Monday, May 16, 2022

Tenant awarded $12,000 after living in dilapidated property


Landlord Tim Eustice was ordered to pay former tenant Janine Reichert after the case was heard at the Tenancy Tribunal

Rats, multiple leaks, and a rotting deck were among the reasons an Auckland landlord had to cough up $12,000.

Landlord Tim Eustice was ordered to pay former tenant Janine Reichert after the case was heard at the Tenancy Tribunal.

Reichert moved into the beachfront property, which had a main house and boat house, on Peacock St in Karaka Bay, Glendowie in January 2018.

The home’s deck offered uninterrupted sea views and was used to get in and out of the house.

However, Reichert told the Tenancy Tribunal she could not use most of the deck as parts were rotten and could not support weight and it was therefore dangerous.

She was also worried about her three young children using the deck, according to the recent Tenancy Tribunal decision.

Throughout the tenancy Reichert said she complained of rats and mice coming into the house and nesting. She often had to clean up rat droppings and the loft smelt of rat urine and faeces, the decision said.

There were also issues with leaks throughout the roof of the house and boathouse, while water also entered through the walls and there were issues with the guttering, Reichert said.

The landlord told the tribunal he agreed there were problems with the deck, which he had been made aware of early in the tenancy.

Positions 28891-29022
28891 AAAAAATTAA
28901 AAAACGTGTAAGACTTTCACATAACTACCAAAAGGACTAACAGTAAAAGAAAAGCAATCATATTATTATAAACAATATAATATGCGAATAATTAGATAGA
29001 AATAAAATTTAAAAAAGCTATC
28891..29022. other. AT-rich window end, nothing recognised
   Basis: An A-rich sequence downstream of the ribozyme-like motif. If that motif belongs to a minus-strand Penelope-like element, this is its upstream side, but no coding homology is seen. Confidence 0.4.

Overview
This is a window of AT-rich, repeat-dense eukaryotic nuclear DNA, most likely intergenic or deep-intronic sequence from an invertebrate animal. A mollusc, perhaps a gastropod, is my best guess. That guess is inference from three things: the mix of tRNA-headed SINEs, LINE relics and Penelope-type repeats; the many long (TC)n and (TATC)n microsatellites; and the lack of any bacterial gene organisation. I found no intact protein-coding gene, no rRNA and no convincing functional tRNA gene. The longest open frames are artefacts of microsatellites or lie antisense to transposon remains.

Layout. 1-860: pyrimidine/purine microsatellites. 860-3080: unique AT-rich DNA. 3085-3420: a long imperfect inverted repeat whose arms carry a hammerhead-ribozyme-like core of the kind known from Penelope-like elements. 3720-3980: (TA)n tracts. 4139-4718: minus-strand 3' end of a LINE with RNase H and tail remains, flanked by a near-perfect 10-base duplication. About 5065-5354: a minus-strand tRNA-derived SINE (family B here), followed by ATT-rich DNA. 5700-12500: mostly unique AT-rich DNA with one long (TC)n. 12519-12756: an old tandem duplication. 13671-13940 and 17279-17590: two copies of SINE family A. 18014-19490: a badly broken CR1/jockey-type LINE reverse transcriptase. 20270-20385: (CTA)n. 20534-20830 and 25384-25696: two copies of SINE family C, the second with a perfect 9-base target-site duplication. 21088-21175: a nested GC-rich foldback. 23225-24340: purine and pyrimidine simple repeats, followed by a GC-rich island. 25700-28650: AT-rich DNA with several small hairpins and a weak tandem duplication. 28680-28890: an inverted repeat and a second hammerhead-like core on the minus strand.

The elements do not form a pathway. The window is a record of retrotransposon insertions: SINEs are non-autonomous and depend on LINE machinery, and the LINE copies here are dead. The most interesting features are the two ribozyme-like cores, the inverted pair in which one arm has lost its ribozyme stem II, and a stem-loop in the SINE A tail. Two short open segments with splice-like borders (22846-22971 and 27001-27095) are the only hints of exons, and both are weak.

It was difficult to source materials and get them delivered to the bay as there was pedestrian access only, Eustice said.

Concerned about the state of the deck, Reichert contacted Auckland Council and Gerry Cruikshank, senior specialist in the Building Targeted Initiatives Team, confirmed it was an issue of safety.

I have no doubt at all that the structure meets the definition of a dangerous building and it’s likely to cause injury or death to those using it, Cruikshank said.

He recommended Auckland Council issue a notice to the landlord to fix the deck and issue a dangerous building notice.

The deck was eventually rebuilt, but only after the tenancy had ended.

Tenancy Tribunal adjudicator Toni Prowse said it was lucky no one was injured at the property.

Prowse said Reichert had to “put up” with leaks throughout the tenancy and repairs were not attended to within a reasonable amount of time by Eustice.

Prowse ordered the landlord to pay Reichert $12,050 after he was found to have failed to maintain the deck, allowed the rat infestation, and not repaired leaks.

Eustice also failed to lodge bond, did not appoint an agent while outside New Zealand and breached the tenant’s quiet enjoyment.

The tenant moved out in August 2019.

Eustice also made claims against Reichert, seeking $1500 because the garden had not been maintained, illegal modifications were made to the boathouse and a washing machine was not left at the property.

Prowse rejected all of Eustice’s claims as they had not been proven.


The articles are for information purposes only and Invest for Property shall not be held responsible for any errors, omissions or inaccuracies within it. Any rules or regulations mentioned within the website are those relevant at the time of publication and may not be the most up-to-date.

Invest for Property does not endorse any of the products or services that appear on it or are linked to it and are not liable for any action that you may take as a result of the content of this website, or losses or damage you may incur doing so.

There is no obligation to purchase anything but, if you decide to do so, you are strongly advised to consult a professional adviser before making any investment decisions.

Please remember that investments of any type may rise or fall and past performance does not guarantee future performance in respect of income or capital growth; you may not get back the amount you invested.

Leave a Reply

five × 2 =